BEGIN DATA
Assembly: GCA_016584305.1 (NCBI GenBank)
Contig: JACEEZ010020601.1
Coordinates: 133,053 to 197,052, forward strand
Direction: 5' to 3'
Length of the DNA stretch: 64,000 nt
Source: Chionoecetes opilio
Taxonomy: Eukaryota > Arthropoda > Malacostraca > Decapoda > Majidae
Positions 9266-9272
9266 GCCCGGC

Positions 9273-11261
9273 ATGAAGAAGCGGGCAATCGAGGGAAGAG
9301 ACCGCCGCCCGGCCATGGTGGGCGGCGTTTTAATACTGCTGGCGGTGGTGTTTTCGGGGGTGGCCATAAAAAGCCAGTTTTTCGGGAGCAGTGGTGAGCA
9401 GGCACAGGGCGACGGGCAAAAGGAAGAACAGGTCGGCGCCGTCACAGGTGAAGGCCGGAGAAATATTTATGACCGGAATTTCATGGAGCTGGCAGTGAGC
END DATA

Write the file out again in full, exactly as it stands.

Assembly: GCA_016584305.1 (NCBI GenBank)
Contig: JACEEZ010020601.1
Coordinates: 133,053 to 197,052, forward strand
Direction: 5' to 3'
Length of the DNA stretch: 64,000 nt
Source: Chionoecetes opilio
Taxonomy: Eukaryota > Arthropoda > Malacostraca > Decapoda > Majidae
Positions 9266-9272
9266 GCCCGGC

Positions 9273-11261
9273 ATGAAGAAGCGGGCAATCGAGGGAAGAG
9301 ACCGCCGCCCGGCCATGGTGGGCGGCGTTTTAATACTGCTGGCGGTGGTGTTTTCGGGGGTGGCCATAAAAAGCCAGTTTTTCGGGAGCAGTGGTGAGCA
9401 GGCACAGGGCGACGGGCAAAAGGAAGAACAGGTCGGCGCCGTCACAGGTGAAGGCCGGAGAAATATTTATGACCGGAATTTCATGGAGCTGGCAGTGAGC